I don’t think 2012 is the year, but an amazing confluence of factors is coming together to have this city go crazy over baseball again. Both the Make beleafs and Raps are horrible. There has been a huge amount of interest in the Jays all off season (Darvish, fielder etc.). If this team can come out of the shoot strong, I’m convinced we will see strong crowds at the gates. Remember this was the team that lead the Majors in attendance for a few years. The question is will AA be able to part with the right pieces to go get the missing parts? And with the limits in the draft and international signings, will the Jays be able to trade some of this depth? And will these changes increase the price of MLB trades?
    My feeling is no. I think that the team we are putting out on opening day ( plus injury call ups) is the one which will be responsible to bring it home. This is not a bad thing. There are just too many uncertainties this year: Lind, Rasmus, Morrow, Alvarez, Drabek, Thames/ Snider, McGowan, EE & Johnson are not certain for “x” wins or Hr/ Obp. Even Lawrie has a degree of questions surrounding him (injury prone/ first full season at just 22).

    • 5 AL Eastbound & Down (@ALEastbound) March 28, 2012 at 11:17 pm

      and while I am hopeful for Kyle Drabek I have NEVER been as high on him as most of the talent evaluators/scouts.

      I think his minor league numbers have been average at best (strikeouts especially) and his ceiling is a quality #3 type starter.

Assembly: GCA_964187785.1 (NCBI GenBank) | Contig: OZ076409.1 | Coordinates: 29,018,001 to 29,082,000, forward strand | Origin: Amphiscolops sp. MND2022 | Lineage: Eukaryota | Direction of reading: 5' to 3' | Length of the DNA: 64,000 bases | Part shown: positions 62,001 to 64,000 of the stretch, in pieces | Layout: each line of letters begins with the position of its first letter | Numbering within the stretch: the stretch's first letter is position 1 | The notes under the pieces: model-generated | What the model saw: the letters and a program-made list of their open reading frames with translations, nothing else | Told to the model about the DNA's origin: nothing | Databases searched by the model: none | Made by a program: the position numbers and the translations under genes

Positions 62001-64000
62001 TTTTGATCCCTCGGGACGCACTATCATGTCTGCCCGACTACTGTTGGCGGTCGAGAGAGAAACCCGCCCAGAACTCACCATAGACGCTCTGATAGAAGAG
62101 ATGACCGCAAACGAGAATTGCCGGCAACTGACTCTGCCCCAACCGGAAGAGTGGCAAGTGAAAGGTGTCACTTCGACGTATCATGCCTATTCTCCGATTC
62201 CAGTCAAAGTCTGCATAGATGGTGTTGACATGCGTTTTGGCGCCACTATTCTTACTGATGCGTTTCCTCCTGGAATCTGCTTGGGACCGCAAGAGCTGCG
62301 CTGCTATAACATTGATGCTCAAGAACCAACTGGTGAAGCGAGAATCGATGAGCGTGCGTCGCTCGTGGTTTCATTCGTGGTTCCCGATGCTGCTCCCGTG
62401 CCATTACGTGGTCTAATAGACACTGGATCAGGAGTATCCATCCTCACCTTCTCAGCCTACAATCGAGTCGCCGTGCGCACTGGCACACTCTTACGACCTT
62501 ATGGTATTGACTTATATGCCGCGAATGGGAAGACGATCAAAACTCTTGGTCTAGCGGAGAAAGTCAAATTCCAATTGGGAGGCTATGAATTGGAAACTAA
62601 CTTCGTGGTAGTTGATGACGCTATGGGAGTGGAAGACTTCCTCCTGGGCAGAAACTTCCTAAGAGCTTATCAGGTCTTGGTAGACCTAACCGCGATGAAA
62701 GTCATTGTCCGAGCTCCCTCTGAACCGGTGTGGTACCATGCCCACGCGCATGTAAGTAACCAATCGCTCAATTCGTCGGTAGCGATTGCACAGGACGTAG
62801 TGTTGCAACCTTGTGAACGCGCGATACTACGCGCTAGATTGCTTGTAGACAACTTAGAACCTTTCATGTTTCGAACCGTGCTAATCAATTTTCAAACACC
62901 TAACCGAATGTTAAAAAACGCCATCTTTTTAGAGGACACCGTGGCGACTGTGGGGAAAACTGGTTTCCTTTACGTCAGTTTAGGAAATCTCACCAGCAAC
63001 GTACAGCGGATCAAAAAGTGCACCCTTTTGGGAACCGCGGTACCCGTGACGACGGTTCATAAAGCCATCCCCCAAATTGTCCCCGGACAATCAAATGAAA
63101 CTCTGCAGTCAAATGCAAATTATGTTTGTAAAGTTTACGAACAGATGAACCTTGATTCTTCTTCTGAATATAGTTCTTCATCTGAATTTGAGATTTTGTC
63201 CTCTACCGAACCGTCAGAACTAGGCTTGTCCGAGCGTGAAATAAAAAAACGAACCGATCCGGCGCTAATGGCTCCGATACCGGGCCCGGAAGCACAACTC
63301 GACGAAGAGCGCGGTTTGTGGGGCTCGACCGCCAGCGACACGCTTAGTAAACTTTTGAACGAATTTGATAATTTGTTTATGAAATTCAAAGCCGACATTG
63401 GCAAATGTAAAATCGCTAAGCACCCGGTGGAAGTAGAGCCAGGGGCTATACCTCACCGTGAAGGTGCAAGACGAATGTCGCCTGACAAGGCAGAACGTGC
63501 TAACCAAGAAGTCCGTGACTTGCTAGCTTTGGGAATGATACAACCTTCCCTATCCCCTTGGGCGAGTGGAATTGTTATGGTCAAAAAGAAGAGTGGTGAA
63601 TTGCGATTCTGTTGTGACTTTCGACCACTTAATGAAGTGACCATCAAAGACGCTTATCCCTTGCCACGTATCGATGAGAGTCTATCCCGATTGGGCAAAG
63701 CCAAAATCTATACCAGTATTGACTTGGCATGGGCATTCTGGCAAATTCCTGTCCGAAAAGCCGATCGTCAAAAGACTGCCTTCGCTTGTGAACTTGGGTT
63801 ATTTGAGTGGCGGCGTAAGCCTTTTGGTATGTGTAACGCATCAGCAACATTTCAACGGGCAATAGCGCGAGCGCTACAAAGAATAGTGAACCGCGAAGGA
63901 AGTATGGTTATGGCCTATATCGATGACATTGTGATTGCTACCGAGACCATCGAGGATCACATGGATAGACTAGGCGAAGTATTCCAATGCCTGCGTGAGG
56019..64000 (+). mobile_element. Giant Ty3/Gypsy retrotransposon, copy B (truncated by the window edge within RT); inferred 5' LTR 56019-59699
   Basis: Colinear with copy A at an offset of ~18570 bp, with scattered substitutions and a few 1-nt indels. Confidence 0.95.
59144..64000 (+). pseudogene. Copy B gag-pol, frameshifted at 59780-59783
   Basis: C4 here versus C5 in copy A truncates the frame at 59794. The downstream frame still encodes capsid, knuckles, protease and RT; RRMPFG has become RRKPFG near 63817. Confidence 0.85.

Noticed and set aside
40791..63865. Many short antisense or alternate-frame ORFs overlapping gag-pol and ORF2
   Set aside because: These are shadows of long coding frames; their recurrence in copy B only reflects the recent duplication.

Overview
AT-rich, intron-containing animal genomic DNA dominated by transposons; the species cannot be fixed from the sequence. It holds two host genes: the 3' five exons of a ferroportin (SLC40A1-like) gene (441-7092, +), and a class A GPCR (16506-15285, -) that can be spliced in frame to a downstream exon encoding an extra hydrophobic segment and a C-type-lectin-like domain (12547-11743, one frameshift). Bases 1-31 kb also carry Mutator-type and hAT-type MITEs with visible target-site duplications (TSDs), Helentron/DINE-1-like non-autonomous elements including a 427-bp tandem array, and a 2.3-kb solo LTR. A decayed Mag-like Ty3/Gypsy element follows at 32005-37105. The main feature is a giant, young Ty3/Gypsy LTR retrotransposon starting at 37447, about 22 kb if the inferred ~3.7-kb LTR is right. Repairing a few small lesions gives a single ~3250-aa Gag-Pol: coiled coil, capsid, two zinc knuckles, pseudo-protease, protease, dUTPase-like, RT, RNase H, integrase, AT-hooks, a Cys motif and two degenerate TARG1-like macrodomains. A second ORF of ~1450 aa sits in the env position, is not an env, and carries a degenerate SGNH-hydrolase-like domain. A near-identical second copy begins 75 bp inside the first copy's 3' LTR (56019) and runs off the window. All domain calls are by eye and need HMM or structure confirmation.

Saying that, the Jays would DEFINITELY take that…

      • 6 Keith March 31, 2012 at 7:17 am

        I disagee with a ceiling of #3. I think his ceiling is a bit higher (2) simply because he has a plus breaking ball and can sit in the mid 90s with his fastball. He also has a good changeup. His issue has always been mechanics and willingness to make changes that the coaching staff have suggested. I wonder how much of this is true about Snider up until this year? I wonder if guys like Snider and Drabek who come up with success at an early age, wind up not listening and not being willing to implement changes to make them better?
        If the Jays get:
        190- 200 innings out of Drabek this year
        200+ out of Morrow and Romero
        175 from Alvarez
        130 out of McGowan and 100 out of Hutchison/ Jenkins
        this will be a great year!

  1. 1 Brett Cecil Demotion Highlites Blue Jays Questionable Starting Rotation « AL Eastbound & Down Trackback on April 3, 2012 at 6:46 pm